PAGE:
On top of a hill in the leafy suburb of Corinda is a peaceful parkland containing around a dozen graves. It was once the private cemetery of one of the area's founding families, the Francis clan. Burials took place here for over 100 years from 1866. Known as Francis Lookout, the view originally took in a fair expanse of the Brisbane River as can be seen from the top photo taken in 1931, but today's mature trees have blocked that vista.

(Photo: State Library of Queensland and John Oxley Library; #59074)

(Photo: © 2013 the foto fanatic)

The cemetery was taken over by the Brisbane City Council in 1934 after a rationalisation of Brisbane's burial grounds. One of the conditions of the move from the previous trustees of the graveyard to the BCC was the erection of a suitable sign in the reserve.
(Photo: © 2013 the foto fanatic)
 

However, the other structure on the site, known as a lych-gate, was erected by Angela Francis in 1902, according to a small plaque inside the structure. The blue disc above the entrance reads:
"The pioneers Angela and Arthur Morley Francis arrived in Brisbane on the good ship Saldanha on 22 January 1862.
They took up about 70 acres quite untouched by human hand and here they pitched their tents.
The Queensland Women's Historical Association affixed this plaque 100 years after on 22nd october 1962.
This private cemetery, on part of their own good earth near Consort Cliff, was called "God's Acre" by Angela.
The lych-gate, with its carving, was her personal memorial to her beloved husband and their children."

 (Photo: © 2013 the foto fanatic)

Details of the graves here can be found at this informative site.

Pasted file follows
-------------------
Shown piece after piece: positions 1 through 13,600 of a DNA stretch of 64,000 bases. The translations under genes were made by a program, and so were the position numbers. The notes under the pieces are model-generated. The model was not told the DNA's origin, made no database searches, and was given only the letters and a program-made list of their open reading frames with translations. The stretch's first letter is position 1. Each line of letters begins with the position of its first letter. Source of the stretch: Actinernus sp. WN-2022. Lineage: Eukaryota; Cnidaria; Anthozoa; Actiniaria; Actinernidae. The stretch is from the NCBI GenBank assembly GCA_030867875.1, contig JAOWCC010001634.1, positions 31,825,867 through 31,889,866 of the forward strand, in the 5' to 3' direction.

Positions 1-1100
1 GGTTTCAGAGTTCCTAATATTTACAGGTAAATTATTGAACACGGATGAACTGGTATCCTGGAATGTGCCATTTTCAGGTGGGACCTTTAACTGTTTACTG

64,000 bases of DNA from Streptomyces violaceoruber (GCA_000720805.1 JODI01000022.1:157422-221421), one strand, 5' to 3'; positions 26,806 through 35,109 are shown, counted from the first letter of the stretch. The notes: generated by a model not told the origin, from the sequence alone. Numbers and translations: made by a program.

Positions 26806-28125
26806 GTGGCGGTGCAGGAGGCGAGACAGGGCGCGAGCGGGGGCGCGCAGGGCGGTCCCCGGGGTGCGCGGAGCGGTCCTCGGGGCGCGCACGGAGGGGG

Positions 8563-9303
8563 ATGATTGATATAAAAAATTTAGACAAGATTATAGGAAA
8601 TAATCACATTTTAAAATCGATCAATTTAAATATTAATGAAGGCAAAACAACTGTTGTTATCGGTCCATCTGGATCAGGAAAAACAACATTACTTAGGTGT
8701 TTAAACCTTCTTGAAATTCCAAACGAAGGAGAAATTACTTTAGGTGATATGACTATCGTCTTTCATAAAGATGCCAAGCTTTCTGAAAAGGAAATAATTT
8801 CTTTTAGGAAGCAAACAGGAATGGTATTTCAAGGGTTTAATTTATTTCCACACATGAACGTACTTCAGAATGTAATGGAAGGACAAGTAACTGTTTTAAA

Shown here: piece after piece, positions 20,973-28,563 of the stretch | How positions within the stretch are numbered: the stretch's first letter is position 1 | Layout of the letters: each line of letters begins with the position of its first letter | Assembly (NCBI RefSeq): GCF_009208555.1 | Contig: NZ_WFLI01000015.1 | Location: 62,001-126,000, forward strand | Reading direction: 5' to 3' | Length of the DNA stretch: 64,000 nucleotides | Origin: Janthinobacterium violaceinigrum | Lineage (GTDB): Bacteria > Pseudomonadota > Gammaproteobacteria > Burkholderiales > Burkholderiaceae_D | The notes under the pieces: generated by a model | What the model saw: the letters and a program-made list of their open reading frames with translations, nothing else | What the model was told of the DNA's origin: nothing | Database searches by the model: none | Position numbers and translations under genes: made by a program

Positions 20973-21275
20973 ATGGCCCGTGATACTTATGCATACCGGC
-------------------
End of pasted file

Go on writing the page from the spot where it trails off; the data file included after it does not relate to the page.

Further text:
Click here for a Google Map.

tff 

Monday, February 3, 2014

Mama Luigi's Restaurant, Spring Hill

Back in the 1960s Brisbane's dining out scene was quite sparse, unlike today where there is a cafe or restaurant in almost every suburb. In those days there were a couple of decent restaurants in the city and beyond that you were looking at a pub counter meal.

One restaurant that I remember fondly from back then was Mama Luigi's on St Pauls Terrace in Spring Hill. For many of us it was our first foray into Italian cuisine - I had certainly never eaten garlic or pasta at home before that time.

That Mama Luigi's no longer exists, although I think the name has been re-used by others. I recently came across a couple of nostalgic images of the original restaurant and its staff.

Here they are. Firstly, the venue itself - it is clearly a converted house. And I think that taxi at the front could be from one of our now-defunct cab companies, Blue & White.
(Photo: BCC-S35-9311262)

Next, some of the restaurant staff looking extremely cheerful. The range hood seems a little on the grimy side though.
(Photo: National Archives of Australia)

There are a few reminiscences about Mama Luigi's on the internet. I like this one that I found on the 1 million Women site:
"I remember many years ago there was an Italian restaurant just like this in Brisbane called Mama Luigi's.  The American soldiers who were stationed in Brisbane and of course Australian families and friends frequented this place regularly. There were long tables and people sat with other people and really enjoyed the experience.of making new friends as everyone liked to talk with each other..." 

tff
Related Posts Plugin for WordPress, Blogger...